Looking for a way to save the world? Here’s an idea: Feed chickens, not landfills.
OK, that’s maybe overly optimistic, but Kenai Change is finding that even a small project, like repurposing food scraps, can have a big impact. In October, the group started a community composting project to reduce the amount of organic waste going to the Soldotna landfill. The idea came out of a book-to-action series, which helped the group brainstorms ways the central Kenai Peninsula could help combat global warming.
The book, “Drawdown,” presents potential solutions, large and small, and the group used it as a way to research and plan what to work on locally. Kaitlin Vadla, with Cook Inletkeeper’s Community Action Studio in Soldotna, helped facilitate the program.
“What I like most about the book is that it turns climate change and global warming from this, like, unsolvable, insurmountable totally overwhelming depressing problem into a math problem that’s solvable,” Vadla said. “And all of the solutions, whether they be big or small, have a measurable impact and we need them all. So you can be excited about the big, sexy stuff or excited about the small stuff. And you can make a real difference and I think that’s pretty empowering.”
The group voted on a project that could involve a lot of people and be achievable in a year. Compost was the winner.
“It wasn’t necessarily the big municipal composting projects that had the biggest impact or were the most elegant solutions,” Vadla said. “It was often just reducing the amount that you buy at the grocery store and then, if you can, doing a home composting system or a neighborhood composting system.”
Kenai Change worked with Blair Martin at Diamond M Ranch on K-Beach Road, who already was collecting summer salmon carcasses and food scraps from community festivals to compost. The new projects started out collecting food scraps from households around the central peninsula to add to the compost pile.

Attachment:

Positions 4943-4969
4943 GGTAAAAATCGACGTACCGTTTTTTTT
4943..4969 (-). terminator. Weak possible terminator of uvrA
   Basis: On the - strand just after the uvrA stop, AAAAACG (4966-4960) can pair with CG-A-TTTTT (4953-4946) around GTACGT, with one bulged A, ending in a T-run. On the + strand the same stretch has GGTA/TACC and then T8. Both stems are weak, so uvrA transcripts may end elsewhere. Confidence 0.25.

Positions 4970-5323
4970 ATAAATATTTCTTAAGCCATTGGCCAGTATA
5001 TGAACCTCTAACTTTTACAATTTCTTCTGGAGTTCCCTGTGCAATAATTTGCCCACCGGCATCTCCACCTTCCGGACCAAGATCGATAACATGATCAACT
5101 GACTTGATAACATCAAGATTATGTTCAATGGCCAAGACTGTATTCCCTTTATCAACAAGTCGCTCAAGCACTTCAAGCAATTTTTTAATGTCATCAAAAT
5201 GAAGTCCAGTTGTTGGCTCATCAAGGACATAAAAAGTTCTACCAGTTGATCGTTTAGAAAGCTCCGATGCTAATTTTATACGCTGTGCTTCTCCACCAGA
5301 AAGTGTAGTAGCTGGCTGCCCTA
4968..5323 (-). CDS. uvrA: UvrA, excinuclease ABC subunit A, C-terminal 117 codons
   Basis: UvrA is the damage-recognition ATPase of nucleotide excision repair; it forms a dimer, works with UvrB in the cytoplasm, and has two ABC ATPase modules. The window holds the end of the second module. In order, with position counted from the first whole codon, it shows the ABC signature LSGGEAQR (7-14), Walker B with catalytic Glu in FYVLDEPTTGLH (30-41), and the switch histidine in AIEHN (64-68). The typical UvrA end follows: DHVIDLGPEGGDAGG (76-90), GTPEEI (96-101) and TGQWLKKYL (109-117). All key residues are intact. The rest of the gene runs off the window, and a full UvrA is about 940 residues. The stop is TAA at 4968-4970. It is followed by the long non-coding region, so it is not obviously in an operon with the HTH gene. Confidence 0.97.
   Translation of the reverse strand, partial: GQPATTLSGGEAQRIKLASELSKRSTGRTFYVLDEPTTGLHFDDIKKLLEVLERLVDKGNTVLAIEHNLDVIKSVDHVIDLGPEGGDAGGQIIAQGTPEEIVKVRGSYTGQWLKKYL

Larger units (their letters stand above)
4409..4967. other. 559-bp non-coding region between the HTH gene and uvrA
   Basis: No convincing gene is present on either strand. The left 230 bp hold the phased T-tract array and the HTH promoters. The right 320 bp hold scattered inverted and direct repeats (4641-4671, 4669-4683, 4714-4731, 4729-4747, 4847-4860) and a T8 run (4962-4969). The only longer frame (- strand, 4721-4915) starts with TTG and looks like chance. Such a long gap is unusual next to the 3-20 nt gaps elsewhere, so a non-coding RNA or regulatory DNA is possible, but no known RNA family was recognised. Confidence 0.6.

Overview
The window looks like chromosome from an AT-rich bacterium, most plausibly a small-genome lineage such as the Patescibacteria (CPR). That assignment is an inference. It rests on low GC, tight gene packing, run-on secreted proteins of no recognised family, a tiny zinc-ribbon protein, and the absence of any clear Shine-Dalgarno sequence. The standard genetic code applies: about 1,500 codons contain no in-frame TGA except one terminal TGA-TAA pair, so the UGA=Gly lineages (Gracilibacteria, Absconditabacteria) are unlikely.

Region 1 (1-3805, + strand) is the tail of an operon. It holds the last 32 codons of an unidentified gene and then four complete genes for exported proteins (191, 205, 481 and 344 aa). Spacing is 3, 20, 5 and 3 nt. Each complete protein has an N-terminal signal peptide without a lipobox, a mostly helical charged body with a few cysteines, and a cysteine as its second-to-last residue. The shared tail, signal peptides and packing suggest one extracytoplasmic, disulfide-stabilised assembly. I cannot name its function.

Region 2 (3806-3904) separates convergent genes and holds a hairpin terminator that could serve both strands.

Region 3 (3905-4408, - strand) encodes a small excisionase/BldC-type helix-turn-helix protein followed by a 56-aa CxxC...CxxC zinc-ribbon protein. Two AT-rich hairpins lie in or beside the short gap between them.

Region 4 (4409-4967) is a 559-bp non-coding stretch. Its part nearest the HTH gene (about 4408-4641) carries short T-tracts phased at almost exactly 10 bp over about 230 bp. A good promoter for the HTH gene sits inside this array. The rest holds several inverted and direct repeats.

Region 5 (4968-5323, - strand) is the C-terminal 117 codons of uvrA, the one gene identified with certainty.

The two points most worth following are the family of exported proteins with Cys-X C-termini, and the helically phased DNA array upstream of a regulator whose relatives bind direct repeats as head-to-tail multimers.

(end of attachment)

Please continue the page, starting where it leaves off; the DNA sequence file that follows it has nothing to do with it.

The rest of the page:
Which was great. Until:
“And then the winter came. And everything was frozen and we couldn’t really add to the pile and so Blair said, ‘Well, why don’t we feed the scraps to chickens?’ And that’s actually another thing in that hierarchy of reducing food waste is, first, don’t buy more than you need. And then, second, if you have more than you need, don’t throw it away, first give it to people who need it and then to animals who need it and then think about composting it after that,” she said.
The group has buckets to give out for anyone wanting to join. Participants collect food scraps, store them somewhere cool and drop them off at Diamond M once a week. Collecting for chickens is even easier than collecting for composting. Don’t use plastic bags as a bucket liner and avoid feeding chicken to chickens, but other than that, pretty much anything goes.
“What’s cool is chickens can eat anything,” Vadla said. “What you sweep up — dog hair, your coffee filters, all the things that sometimes you have to keep out of compost, like meat or bread, you can put in a chicken scrap bucket. And they’ll scratch through whatever they don’t really want to eat and they’ll eat the rest. And then their manure can be added to a compost pile in the spring or early summer. And it’s a really additive part of the composting process.”
Vadla says the Diamond M chickens can eat up to 10 gallons of scraps a day. They aren’t yet at capacity so there’s room for more people to get involved. Buckets can be picked up and dropped off at Diamond M Ranch. Go in the main entrance and look for the Feed Chickens, Not Landfills sign near the office.
If the chicken scrap donations get to capacity, it’ll be time to grow the project further — look for more farmers who could use scraps and more homes and businesses that want to contribute. Vadla says that making those connections is part of the benefit of this solution.
“Sometimes we get stuck on the individual-based solutions, like, I am going to recycle and I am going to compost, and it feels very lonely or insignificant in the face of global systemic issues. So we counter that by signing petitions and trying to change national policy and sometimes that just feels like a drop in the bucket. But I think when you focus on making a local impact, it’s something you can actually achieve,” she said.
Find out more about the project at www.KenaiChange.org.